The full scale of big banks' lobbying of the Chancellor George Osborne to get him to water down banking reforms can be revealed today: senior bank executives met or called Treasury ministers nine times in the weeks after Sir John Vickers published his landmark proposals on how to prevent another banking crisis.
In addition, Mr Osborne personally met with the Barclays boss Bob Diamond, the Royal Bank of Scotland's Stephen Hester and Lloyds' Antonio Horta-Osorio on separate occasions.
Bank bosses are fighting furiously behind the scenes to limit any changes to the way they handle money. Fears are growing – articulated by Sir John himself – that the banks are successfully nobbling the Government's plans to overhaul the British banking system, and that the Treasury is weakening some of the key reforms as a result of the lobbying.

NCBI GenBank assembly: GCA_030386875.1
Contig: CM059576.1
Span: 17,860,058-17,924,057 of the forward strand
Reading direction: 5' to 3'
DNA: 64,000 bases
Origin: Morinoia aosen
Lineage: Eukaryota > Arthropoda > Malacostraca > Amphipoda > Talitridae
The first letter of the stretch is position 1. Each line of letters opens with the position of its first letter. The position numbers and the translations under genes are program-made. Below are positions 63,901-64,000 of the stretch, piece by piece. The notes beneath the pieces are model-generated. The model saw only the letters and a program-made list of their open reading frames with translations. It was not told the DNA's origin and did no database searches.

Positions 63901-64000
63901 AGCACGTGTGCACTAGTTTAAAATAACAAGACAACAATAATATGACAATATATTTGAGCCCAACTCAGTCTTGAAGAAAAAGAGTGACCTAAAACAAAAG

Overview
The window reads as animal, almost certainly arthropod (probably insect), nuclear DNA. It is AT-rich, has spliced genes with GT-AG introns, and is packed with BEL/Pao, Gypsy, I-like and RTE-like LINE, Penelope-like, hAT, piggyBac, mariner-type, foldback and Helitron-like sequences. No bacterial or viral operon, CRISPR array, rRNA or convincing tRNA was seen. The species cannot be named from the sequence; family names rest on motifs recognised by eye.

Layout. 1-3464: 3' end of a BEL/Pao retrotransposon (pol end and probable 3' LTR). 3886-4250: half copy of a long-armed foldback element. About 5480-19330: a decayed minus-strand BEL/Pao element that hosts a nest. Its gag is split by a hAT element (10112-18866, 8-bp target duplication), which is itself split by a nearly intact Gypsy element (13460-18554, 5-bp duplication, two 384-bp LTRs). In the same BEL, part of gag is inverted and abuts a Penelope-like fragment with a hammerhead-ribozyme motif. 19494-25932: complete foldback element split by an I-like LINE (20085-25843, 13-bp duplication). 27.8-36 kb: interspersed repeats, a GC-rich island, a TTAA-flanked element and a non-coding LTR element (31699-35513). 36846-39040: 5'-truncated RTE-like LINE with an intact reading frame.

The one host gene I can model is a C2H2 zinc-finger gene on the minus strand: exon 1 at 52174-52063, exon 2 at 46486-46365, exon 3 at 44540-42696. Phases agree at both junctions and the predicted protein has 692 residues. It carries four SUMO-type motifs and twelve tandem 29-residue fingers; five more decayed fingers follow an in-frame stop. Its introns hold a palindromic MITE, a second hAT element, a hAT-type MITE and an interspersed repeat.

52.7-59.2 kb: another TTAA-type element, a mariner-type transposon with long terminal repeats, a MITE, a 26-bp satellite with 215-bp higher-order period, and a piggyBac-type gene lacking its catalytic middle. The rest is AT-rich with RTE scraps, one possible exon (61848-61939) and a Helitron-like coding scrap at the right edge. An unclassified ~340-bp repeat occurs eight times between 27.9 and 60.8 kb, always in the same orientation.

The Chancellor will announce his official response to the Vickers Independent Commission on Banking proposals on Monday – certain to be scrutinised for any sign that the Government's resolve to tackle the hostile sector has been weakened.
The Commission recommended that banks should be required to "ring fence" their high-street banking operations away from their "casino" investment operations; and to increase their capital buffers in order to reduce the chances of British taxpayers being forced to rescue them in future.
There have been reports that the Treasury is preparing to water down key elements.Reuse content